Chris is working to make schools across Australia places that respond to, and cultivate, an Aboriginal or Torres Strait Islander student identity that is Strong and Smart, the identity he cultivated at Cherbourg.
All of the examples Chris describes offer the same set of ingredients for success.
Examples of success in education are very similar to what we see across Australia and around the world as essential elements in closing the gaps for Indigenous peoples. They centre on a community development approach that's all about working respectfully with communities.
They involve lifting expectations of what's possible, supporting the aspirations of communities rather than imposing solutions that fit a certain ideology, having the courage to be creative and flexible in developing models that work in particular contexts, and being prepared to make and fix mistakes along the way.
And they universally involve ingredients that some of you might be tempted to think of as merely "symbolic", like recognising and developing students' sense of themselves as Aboriginal people.
It is an interesting concept - that a sense of who you are and where you come from is of no practical value. Dinky Di Aussies can kiss themselves goodbye.
I said earlier that I want to say goodbye to this practical versus symbolic reconciliation.
It's nonsense! What does impractical reconciliation look like?
It's a false dichotomy with roots in the late and unlamented culture wars.
It never made any sense but has nonetheless provided an easy way of dividing people who are essentially working towards the same end result. And it's been constructed on the assumption that Australians will only tolerate action and spending on Aboriginal and Torres Strait Islander people if they can see it in bricks and mortar.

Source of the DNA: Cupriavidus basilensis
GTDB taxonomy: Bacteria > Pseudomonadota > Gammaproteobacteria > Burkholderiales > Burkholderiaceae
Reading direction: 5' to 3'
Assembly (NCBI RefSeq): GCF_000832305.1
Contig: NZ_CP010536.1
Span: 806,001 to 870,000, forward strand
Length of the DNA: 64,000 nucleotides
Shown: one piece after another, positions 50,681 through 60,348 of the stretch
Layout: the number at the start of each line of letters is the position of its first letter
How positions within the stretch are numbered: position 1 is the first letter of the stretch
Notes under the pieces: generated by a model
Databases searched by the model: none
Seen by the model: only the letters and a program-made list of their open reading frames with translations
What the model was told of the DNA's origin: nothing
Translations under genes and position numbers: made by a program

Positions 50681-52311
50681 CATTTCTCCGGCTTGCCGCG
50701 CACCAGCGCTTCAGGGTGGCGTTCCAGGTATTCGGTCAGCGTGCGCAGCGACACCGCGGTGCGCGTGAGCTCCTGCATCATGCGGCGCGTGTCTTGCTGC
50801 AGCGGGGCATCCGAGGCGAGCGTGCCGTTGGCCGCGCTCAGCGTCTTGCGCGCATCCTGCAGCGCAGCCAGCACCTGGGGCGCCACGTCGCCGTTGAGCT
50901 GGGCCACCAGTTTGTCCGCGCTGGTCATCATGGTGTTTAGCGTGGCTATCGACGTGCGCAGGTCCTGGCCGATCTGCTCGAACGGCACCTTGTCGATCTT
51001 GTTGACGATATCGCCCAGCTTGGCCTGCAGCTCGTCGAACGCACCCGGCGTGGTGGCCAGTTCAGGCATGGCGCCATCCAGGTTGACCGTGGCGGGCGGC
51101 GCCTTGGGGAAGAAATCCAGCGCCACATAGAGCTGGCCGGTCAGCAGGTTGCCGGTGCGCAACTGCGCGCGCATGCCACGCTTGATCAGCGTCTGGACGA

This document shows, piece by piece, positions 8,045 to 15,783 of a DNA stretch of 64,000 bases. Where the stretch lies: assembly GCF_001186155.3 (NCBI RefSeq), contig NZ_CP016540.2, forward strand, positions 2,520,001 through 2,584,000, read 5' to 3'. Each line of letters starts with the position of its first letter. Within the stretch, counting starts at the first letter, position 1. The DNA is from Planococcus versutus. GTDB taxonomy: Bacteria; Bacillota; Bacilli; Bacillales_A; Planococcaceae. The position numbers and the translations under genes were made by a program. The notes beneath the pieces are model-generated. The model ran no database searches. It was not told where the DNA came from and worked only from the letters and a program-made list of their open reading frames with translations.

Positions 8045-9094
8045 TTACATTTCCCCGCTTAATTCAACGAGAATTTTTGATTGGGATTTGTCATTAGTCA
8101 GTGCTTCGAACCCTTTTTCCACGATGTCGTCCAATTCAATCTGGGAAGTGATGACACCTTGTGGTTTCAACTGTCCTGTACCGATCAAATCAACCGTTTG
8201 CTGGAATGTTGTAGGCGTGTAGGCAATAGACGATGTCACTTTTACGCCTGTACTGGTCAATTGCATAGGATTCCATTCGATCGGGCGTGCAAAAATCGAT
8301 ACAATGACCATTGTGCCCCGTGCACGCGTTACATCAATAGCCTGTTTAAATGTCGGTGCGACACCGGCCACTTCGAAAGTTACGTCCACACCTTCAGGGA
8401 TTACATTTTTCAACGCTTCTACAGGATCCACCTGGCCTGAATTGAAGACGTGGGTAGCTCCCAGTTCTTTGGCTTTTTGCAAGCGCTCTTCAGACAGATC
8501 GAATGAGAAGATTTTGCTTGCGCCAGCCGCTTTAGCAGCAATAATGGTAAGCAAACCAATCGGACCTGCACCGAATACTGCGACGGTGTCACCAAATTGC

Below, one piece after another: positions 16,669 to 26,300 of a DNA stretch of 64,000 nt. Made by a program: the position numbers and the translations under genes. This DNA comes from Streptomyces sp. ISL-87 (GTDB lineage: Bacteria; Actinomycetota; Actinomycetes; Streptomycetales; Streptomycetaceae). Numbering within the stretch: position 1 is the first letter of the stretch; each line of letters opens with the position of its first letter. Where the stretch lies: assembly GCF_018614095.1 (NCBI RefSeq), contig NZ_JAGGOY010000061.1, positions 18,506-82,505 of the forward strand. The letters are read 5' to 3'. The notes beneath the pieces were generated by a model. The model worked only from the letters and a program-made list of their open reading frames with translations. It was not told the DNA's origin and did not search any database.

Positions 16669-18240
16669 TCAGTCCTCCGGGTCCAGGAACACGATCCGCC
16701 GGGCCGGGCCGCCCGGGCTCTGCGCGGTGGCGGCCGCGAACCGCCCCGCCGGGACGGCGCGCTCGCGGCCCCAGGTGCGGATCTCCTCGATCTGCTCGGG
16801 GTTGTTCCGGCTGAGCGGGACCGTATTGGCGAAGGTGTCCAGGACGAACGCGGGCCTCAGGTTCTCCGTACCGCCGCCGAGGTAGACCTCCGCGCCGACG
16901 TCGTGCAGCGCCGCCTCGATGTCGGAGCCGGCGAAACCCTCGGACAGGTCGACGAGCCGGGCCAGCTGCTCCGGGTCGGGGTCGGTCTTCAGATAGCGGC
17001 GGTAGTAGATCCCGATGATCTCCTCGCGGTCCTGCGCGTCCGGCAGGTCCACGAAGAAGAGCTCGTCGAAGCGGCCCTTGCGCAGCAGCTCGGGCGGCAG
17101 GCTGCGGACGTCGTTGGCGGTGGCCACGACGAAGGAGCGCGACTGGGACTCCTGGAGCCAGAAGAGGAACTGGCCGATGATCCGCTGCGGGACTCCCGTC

I say we're better than that.
We all know that children need more than a roof over their heads to succeed. As though love and understanding and encouragement aren't just as important.
We know that how people feel about themselves, whether they feel valued and respected, has a whole lot to do with how they face up to problems.
We need to pick up all the tools in the box to get the job done. And getting distracted by these false divides is just not on.
Reconciling is an active pursuit - it's about getting on with what's needed and what we know to get the results we all want, and that's a mixture of measures that target the body, the mind and the spirit.
Reconciling is about always taking the next step, whatever that step may be. Brick by brick the Prime Minister said - we'll rebuild those devastated towns in Victoria brick by brick, school by school, community centre by community.
We need to do the same with reconciliation. Each little success creates a platform for more success - a little more self-esteem, a little more sense of what's possible. It's not grand policy half so much as attention to detail. And persistence - making sure it works.
Just last week we commemorated the first anniversary of the apology. We were reminded of how we felt that day, the effect it had on the nation. How we looked in the mirror that day and liked what we saw.
So-called symbolic steps like the apology, like acknowledging country, like constitutional reform, like giving an Aboriginal child pride in their culture. These are all very practical steps that change the way we think and feel and act.
To quote the Prime Minister, the apology was 'practical in terms of how I as a human being relate to others, but also how Indigenous and non-Indigenous Australians go forward'.
Noel, Warren, Marcia, Patrick, Lowitja, Colleen Hayward, Tom Calma and younger Indigenous leaders like Leah Armstrong, Larissa Behrendt, Chris Sarra, Jason Glanville - we all agree the apology was a good thing.
And I think we can all agree we want our kids to grow up strong in their culture and smart in their abilities.
We might differ about how to go about it and that debate should be encouraged rather than interpreted as a personal battlefield.
But I'm confident we can come together around this simple ambition for our children's education. Simple, but an ambition that encapsulates all the complex and interrelated elements of closing the gap.
Some of us might think the solution lies in sending kids from remote communities to boarding schools: some that we should be teaching them, as white kids are taught in rural areas, in their own country, on their own turf. Others might think the solution lies in building boarding schools in regional centres.
Some might think we need to develop specially trained teachers to work with Indigenous children and children from disadvantaged backgrounds. Some might think there's a lot to be gained by recruiting more willing volunteers - by calling on the good will in the Australian community that we see on spectacular display every time there's a disaster of some kind. Good will - and expertise.